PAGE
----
The rules will now come into effect at midnight on Sunday 5 instead of today Friday 3.
New travel restrictions for people arriving into Ireland as a measure to combat the new Covid-19 variant Omicron, has been delayed by 48 hours.
Industry figures were informed last night that the rules will now come into effect at midnight on Sunday 5 instead of today Friday 3.
Earlier this week, the Government agreed new rules on travel that would see all travellers entering Ireland required to show a negative result on a professionally administered antigen test 48 hours before arrival, or on a PCR test 72 hours before arrival.
The changes to the rules, which also apply to travellers from the UK, come as the Omicron variant continues to cause concerns worldwide.
Ireland has so far confirmed one case of the new variant.
Justice Minister Helen McEntee confirmed this morning that the new testing regime had been postponed.
“I think people will appreciate that a number of departments are involved here,” Ms McEntee said.
“It takes time, where you have to engage and make sure that the regulations are correct.”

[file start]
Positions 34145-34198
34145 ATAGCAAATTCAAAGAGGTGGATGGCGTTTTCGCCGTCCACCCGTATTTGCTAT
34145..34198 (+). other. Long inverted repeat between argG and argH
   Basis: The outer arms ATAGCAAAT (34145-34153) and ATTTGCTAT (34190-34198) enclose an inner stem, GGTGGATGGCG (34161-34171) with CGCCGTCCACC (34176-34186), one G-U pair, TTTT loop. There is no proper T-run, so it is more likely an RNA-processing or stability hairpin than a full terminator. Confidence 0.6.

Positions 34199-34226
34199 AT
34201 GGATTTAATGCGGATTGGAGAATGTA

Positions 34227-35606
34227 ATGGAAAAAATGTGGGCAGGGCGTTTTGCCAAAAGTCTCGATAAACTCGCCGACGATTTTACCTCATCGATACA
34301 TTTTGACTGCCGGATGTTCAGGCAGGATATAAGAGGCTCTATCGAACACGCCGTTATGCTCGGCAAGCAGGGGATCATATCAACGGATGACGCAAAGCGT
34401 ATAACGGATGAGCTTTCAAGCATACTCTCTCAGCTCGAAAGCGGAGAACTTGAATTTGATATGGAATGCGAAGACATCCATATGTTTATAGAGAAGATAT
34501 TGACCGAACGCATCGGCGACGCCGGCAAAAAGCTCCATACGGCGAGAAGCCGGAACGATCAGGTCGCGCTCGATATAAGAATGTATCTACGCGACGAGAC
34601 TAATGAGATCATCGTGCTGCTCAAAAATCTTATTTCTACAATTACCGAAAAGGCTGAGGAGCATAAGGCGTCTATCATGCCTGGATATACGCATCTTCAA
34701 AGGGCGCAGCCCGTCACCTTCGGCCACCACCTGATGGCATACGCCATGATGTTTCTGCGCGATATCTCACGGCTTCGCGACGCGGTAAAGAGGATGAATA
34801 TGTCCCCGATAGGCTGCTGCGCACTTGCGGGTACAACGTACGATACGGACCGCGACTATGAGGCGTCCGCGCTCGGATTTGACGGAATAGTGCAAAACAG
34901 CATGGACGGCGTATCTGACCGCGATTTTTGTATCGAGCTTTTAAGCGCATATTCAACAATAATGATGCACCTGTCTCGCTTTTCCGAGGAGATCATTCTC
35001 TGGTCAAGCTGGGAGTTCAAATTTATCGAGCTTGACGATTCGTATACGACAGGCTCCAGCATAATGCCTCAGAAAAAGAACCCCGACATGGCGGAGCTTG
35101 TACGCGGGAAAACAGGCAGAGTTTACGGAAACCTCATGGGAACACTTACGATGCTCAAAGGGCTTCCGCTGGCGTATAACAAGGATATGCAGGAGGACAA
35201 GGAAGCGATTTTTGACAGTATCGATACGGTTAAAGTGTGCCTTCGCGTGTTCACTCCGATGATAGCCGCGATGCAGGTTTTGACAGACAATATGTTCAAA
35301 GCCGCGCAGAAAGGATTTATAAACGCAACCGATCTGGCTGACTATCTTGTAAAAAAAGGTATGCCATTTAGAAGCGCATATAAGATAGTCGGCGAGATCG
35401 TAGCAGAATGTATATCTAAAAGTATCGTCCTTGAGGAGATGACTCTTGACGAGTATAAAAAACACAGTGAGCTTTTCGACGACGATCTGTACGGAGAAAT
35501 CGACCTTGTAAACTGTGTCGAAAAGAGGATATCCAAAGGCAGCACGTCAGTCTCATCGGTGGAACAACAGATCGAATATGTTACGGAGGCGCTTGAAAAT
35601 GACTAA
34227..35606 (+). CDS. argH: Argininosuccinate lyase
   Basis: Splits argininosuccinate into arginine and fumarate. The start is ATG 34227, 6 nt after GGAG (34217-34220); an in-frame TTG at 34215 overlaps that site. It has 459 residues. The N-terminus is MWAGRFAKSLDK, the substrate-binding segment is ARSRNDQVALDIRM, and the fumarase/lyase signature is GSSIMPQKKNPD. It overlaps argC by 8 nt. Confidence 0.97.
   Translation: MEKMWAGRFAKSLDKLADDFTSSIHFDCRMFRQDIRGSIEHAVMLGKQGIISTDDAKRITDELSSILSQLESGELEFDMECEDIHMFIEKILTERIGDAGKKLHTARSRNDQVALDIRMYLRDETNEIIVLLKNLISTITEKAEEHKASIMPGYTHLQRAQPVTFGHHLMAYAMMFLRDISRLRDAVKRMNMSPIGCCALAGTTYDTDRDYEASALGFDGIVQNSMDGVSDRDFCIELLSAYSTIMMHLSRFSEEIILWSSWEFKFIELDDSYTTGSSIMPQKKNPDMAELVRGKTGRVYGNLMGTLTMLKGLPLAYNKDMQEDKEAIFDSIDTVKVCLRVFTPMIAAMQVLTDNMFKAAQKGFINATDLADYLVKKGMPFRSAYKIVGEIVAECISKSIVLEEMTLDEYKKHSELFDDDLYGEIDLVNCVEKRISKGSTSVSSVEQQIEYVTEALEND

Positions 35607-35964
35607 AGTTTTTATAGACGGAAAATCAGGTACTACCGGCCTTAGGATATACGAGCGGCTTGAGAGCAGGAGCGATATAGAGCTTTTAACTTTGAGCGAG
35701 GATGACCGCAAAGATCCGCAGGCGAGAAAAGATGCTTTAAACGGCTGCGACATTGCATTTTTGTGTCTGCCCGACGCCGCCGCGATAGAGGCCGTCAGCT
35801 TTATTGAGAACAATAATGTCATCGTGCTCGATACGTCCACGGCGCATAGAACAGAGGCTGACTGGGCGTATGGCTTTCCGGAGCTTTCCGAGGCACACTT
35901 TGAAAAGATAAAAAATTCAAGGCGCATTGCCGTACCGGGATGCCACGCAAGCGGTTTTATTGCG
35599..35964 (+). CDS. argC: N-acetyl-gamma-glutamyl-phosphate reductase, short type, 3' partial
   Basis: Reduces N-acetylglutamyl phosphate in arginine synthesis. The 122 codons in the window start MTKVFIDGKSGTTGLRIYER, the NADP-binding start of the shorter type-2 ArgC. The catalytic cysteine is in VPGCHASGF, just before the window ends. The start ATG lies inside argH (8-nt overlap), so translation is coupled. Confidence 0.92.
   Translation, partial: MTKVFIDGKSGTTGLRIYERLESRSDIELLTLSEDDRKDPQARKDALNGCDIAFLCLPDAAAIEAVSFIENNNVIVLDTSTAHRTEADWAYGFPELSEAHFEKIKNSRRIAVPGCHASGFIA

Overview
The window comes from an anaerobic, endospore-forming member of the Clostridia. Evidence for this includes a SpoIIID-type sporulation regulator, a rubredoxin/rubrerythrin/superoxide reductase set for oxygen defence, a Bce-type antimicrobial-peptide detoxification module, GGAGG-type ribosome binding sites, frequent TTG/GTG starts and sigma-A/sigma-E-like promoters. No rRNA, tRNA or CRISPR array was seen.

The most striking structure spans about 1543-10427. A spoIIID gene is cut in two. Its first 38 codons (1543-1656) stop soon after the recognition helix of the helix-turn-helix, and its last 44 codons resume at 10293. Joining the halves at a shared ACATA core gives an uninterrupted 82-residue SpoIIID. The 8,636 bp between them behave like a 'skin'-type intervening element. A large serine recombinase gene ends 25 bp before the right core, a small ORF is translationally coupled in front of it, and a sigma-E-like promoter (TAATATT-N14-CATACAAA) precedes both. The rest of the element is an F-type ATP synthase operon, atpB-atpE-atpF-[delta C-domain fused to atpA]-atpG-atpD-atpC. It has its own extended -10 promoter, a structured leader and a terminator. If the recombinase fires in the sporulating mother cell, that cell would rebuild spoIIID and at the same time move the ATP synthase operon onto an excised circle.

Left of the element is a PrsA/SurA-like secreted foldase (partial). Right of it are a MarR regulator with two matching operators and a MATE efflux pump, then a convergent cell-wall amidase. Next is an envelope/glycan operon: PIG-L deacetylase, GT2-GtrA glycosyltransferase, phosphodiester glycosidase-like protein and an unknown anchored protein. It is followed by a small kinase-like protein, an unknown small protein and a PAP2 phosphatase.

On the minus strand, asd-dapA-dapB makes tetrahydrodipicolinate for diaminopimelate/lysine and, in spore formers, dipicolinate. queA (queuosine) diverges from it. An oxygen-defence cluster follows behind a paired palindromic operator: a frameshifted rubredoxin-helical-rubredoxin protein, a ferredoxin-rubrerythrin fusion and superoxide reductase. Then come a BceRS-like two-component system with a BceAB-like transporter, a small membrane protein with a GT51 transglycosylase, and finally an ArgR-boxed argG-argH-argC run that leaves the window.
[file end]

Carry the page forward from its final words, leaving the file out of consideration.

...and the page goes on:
“This is simply procedural. It’s not that there has been a change at all. There just is a little bit longer time needed between departments to finalise these so it’s not about Government flip-flopping or changing direction.”
“We have to change direction sometimes because of the nature of this pandemic. Everybody is doing their best here and everything we have done has been with the intention of keeping people safe.”
The Government has delayed the introduction of PCR and antigen testing for air and sea passengers arriving into Ireland by 48 hours https://t.co/RQbriHvSfn— RTÉ News (@rtenews) December 3, 2021
The Government is also set to consider fresh advice from the National Public Health Emergency Team (NPHET), with suggestions that health officials have advised that new restrictions be introduced ahead of the festive season.
Taoiseach Micheál Martin and Minister for Public Expenditure Michael McGrath are set to meet with representatives from the hospitality industry today.
On Thursday, Chief Medical Officer Dr Tony Holohan said: “We are beginning to see stabilisation in a range of key indicators of incidence of Covid-19.
“While this progress is very welcome, the level of disease in the community is still a concern.
“Stabilisation is happening at too high a level. The current high incidence is driven by the Delta variant, which, coupled with the presence of the Omicron variant, means that the trajectory of the disease remains uncertain.”
On Thursday night, a Bill that would put the potential introduction of mandatory hotel quarantine on a legal footing passed all stages in the Dáil.
It is set to be debated and passed by the Seanad later today.
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